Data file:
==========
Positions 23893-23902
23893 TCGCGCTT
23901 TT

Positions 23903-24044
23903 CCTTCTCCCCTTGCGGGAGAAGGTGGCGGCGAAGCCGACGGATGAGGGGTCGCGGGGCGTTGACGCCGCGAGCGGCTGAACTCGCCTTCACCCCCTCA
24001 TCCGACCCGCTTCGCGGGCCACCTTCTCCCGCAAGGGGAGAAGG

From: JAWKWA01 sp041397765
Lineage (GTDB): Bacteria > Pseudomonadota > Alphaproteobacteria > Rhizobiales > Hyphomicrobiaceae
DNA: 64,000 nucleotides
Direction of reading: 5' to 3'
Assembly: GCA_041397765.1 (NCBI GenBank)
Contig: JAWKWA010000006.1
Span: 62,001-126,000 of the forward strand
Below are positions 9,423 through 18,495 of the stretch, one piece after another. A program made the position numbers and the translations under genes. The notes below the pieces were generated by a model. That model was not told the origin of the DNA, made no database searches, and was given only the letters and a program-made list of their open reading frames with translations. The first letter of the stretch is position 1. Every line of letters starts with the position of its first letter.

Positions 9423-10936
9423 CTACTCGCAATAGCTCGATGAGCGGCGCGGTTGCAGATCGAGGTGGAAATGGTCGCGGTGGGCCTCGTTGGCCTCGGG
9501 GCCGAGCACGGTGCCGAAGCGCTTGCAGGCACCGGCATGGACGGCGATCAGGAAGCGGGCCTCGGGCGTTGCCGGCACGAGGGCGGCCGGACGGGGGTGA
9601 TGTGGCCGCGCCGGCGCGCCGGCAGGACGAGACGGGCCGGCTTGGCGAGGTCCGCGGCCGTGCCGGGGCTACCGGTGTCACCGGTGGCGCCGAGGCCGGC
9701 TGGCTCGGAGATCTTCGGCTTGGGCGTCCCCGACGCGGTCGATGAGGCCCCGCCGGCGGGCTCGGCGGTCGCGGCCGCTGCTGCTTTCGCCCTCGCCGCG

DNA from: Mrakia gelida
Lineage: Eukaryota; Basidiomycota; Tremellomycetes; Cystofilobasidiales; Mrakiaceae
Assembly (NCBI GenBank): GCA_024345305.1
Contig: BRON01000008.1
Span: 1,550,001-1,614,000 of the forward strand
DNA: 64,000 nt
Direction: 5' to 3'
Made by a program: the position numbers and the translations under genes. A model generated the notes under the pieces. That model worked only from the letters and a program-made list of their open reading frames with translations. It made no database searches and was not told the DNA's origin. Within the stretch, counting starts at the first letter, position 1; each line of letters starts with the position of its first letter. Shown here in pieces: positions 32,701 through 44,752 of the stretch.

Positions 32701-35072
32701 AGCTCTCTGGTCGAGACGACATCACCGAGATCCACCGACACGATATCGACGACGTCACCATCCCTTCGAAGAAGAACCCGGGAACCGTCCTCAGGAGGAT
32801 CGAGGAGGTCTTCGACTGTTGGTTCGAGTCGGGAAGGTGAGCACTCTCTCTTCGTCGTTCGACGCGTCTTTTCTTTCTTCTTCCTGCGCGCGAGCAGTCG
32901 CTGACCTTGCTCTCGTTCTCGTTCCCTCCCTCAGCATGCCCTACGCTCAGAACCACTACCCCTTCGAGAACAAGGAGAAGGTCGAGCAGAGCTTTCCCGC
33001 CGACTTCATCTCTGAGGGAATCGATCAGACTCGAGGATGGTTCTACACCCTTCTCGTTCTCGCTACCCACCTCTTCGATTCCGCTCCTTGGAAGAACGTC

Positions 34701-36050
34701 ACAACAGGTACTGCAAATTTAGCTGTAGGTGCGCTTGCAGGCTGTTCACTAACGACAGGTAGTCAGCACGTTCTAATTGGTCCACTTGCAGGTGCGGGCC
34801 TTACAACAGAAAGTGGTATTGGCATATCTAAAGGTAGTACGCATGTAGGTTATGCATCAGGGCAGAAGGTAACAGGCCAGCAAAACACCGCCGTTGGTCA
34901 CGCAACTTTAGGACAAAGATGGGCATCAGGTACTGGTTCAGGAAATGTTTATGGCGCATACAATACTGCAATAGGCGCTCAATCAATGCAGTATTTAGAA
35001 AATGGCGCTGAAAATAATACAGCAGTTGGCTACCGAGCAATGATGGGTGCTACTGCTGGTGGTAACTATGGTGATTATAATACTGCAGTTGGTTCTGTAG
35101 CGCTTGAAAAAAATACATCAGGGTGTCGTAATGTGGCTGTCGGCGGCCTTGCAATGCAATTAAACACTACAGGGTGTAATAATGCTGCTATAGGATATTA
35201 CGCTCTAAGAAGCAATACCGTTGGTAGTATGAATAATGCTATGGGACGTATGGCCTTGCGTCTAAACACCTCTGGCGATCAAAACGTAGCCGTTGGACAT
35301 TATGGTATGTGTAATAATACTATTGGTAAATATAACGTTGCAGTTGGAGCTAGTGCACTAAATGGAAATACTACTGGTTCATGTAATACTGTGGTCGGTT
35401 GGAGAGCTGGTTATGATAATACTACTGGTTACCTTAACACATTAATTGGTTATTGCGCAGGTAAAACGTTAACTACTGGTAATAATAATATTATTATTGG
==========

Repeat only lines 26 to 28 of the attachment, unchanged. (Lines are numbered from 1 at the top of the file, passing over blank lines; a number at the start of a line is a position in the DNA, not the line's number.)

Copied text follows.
Direction: 5' to 3'
Made by a program: the position numbers and the translations under genes. A model generated the notes under the pieces. That model worked only from the letters and a program-made list of their open reading frames with translations. It made no database searches and was not told the DNA's origin. Within the stretch, counting starts at the first letter, position 1; each line of letters starts with the position of its first letter. Shown here in pieces: positions 32,701 through 44,752 of the stretch.

Positions 32701-35072